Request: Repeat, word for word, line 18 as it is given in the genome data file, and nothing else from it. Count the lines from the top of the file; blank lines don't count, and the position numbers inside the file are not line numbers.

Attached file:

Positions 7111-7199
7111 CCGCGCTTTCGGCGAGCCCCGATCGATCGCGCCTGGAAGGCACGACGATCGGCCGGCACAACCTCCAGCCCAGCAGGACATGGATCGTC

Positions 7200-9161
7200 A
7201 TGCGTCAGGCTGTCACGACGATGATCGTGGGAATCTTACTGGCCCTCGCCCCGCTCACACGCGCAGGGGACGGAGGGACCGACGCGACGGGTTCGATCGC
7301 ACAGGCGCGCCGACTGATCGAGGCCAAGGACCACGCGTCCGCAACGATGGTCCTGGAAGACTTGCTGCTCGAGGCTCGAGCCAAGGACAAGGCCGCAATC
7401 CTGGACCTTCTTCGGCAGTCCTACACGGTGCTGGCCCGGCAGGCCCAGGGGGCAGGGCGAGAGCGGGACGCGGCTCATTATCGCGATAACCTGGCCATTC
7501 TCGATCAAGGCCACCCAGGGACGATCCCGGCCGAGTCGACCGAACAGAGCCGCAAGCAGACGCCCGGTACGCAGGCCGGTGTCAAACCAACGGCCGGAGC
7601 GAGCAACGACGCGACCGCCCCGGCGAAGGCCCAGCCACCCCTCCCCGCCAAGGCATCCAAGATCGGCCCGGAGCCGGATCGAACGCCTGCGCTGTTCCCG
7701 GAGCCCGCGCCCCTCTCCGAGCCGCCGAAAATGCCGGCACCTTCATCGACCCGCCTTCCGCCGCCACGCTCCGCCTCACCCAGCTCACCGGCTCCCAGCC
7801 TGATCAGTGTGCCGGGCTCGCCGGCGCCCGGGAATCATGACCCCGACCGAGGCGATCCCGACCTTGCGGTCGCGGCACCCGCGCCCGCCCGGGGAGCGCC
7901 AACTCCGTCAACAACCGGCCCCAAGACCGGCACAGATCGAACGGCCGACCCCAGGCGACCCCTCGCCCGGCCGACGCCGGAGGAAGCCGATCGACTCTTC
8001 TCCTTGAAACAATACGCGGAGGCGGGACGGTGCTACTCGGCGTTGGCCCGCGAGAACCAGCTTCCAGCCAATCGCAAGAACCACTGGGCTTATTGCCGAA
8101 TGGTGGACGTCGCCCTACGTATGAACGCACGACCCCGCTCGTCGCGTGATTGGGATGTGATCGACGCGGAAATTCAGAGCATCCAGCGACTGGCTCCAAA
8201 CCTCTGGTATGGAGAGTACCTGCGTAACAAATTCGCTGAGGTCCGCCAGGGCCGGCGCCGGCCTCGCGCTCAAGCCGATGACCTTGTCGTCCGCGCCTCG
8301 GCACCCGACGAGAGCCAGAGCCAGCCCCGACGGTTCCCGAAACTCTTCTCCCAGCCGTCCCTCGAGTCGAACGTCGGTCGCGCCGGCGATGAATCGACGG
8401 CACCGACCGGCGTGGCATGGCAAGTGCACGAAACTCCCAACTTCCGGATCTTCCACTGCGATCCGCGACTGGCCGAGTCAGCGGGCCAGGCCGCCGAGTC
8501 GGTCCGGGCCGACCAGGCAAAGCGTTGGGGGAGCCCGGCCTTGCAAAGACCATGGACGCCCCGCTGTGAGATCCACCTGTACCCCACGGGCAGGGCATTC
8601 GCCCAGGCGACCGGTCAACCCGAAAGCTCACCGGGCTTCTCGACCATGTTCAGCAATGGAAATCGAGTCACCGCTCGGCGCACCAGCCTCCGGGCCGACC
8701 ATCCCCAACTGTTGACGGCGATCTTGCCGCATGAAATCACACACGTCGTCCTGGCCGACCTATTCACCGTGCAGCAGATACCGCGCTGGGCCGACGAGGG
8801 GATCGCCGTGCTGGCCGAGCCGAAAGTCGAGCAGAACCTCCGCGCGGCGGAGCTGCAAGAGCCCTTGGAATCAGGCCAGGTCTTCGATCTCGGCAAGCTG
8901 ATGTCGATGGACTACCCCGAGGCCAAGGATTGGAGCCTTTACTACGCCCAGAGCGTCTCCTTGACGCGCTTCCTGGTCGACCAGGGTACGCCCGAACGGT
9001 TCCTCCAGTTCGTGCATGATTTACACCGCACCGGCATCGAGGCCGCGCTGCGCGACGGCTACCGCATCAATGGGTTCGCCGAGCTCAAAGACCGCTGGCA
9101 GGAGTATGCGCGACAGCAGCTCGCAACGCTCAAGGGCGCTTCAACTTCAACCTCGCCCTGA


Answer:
8501 GGTCCGGGCCGACCAGGCAAAGCGTTGGGGGAGCCCGGCCTTGCAAAGACCATGGACGCCCCGCTGTGAGATCCACCTGTACCCCACGGGCAGGGCATTC